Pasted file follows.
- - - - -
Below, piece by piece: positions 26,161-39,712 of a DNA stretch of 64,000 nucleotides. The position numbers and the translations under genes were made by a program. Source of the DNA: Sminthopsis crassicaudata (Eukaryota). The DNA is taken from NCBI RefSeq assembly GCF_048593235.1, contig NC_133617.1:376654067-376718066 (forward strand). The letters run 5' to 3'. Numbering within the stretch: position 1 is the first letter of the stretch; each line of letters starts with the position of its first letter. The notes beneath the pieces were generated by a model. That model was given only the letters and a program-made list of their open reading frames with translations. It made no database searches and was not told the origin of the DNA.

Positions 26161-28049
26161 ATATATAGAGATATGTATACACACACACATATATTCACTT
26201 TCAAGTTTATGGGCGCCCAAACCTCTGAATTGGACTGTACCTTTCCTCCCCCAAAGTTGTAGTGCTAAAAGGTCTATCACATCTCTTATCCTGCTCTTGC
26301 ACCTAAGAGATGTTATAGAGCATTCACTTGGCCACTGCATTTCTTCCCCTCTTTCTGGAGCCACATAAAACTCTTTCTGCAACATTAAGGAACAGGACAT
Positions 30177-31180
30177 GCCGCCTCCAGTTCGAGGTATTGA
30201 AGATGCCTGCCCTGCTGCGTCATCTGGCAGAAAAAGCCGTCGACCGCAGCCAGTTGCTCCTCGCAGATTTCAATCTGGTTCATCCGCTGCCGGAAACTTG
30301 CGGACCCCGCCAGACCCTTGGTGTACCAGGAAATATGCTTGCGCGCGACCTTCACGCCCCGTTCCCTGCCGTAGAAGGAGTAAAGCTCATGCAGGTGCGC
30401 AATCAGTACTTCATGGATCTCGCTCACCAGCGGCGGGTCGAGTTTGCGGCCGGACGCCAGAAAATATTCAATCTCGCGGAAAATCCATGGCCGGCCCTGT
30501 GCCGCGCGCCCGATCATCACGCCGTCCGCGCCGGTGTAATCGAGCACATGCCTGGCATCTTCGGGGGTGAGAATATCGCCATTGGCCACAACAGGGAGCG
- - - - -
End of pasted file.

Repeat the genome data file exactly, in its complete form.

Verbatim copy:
Below, piece by piece: positions 26,161-39,712 of a DNA stretch of 64,000 nucleotides. The position numbers and the translations under genes were made by a program. Source of the DNA: Sminthopsis crassicaudata (Eukaryota). The DNA is taken from NCBI RefSeq assembly GCF_048593235.1, contig NC_133617.1:376654067-376718066 (forward strand). The letters run 5' to 3'. Numbering within the stretch: position 1 is the first letter of the stretch; each line of letters starts with the position of its first letter. The notes beneath the pieces were generated by a model. That model was given only the letters and a program-made list of their open reading frames with translations. It made no database searches and was not told the origin of the DNA.

Positions 26161-28049
26161 ATATATAGAGATATGTATACACACACACATATATTCACTT
26201 TCAAGTTTATGGGCGCCCAAACCTCTGAATTGGACTGTACCTTTCCTCCCCCAAAGTTGTAGTGCTAAAAGGTCTATCACATCTCTTATCCTGCTCTTGC
26301 ACCTAAGAGATGTTATAGAGCATTCACTTGGCCACTGCATTTCTTCCCCTCTTTCTGGAGCCACATAAAACTCTTTCTGCAACATTAAGGAACAGGACAT
Positions 30177-31180
30177 GCCGCCTCCAGTTCGAGGTATTGA
30201 AGATGCCTGCCCTGCTGCGTCATCTGGCAGAAAAAGCCGTCGACCGCAGCCAGTTGCTCCTCGCAGATTTCAATCTGGTTCATCCGCTGCCGGAAACTTG
30301 CGGACCCCGCCAGACCCTTGGTGTACCAGGAAATATGCTTGCGCGCGACCTTCACGCCCCGTTCCCTGCCGTAGAAGGAGTAAAGCTCATGCAGGTGCGC
30401 AATCAGTACTTCATGGATCTCGCTCACCAGCGGCGGGTCGAGTTTGCGGCCGGACGCCAGAAAATATTCAATCTCGCGGAAAATCCATGGCCGGCCCTGT
30501 GCCGCGCGCCCGATCATCACGCCGTCCGCGCCGGTGTAATCGAGCACATGCCTGGCATCTTCGGGGGTGAGAATATCGCCATTGGCCACAACAGGGAGCG